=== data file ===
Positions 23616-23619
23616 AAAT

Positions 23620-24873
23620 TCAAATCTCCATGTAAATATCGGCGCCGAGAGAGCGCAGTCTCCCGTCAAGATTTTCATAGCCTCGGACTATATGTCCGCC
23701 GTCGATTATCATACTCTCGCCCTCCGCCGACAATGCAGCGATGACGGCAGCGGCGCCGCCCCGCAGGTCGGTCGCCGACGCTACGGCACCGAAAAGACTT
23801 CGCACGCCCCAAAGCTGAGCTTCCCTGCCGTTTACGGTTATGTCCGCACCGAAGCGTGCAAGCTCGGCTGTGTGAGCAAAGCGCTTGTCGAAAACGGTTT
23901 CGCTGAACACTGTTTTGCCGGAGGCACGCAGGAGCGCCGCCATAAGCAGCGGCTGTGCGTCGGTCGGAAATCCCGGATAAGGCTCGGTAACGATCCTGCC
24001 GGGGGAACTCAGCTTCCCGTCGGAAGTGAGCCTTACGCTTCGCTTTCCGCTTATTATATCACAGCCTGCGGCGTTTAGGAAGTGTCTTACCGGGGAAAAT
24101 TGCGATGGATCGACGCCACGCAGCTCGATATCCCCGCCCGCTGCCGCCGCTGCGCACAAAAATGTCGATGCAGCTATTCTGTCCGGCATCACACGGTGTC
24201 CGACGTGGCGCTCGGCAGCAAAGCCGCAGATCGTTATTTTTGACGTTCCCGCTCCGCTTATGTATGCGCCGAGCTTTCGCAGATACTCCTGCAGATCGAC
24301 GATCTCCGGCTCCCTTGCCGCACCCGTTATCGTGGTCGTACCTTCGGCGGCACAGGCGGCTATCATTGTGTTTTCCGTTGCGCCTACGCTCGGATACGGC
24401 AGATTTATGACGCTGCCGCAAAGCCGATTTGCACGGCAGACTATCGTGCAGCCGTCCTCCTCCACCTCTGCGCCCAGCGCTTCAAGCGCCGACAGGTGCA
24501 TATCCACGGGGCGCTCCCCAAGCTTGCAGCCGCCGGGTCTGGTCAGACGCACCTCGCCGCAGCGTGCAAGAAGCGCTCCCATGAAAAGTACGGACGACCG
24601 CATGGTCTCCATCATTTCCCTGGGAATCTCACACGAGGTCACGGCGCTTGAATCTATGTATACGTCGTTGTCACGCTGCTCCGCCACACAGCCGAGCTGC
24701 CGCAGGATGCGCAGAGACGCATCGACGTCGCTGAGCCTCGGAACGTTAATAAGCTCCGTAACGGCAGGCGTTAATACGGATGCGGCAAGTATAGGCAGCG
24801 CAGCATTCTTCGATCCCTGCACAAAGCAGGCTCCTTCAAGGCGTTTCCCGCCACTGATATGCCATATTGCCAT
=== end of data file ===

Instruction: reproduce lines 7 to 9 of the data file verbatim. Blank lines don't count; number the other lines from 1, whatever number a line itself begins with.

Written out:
23901 CGCTGAACACTGTTTTGCCGGAGGCACGCAGGAGCGCCGCCATAAGCAGCGGCTGTGCGTCGGTCGGAAATCCCGGATAAGGCTCGGTAACGATCCTGCC
24001 GGGGGAACTCAGCTTCCCGTCGGAAGTGAGCCTTACGCTTCGCTTTCCGCTTATTATATCACAGCCTGCGGCGTTTAGGAAGTGTCTTACCGGGGAAAAT
24101 TGCGATGGATCGACGCCACGCAGCTCGATATCCCCGCCCGCTGCCGCCGCTGCGCACAAAAATGTCGATGCAGCTATTCTGTCCGGCATCACACGGTGTC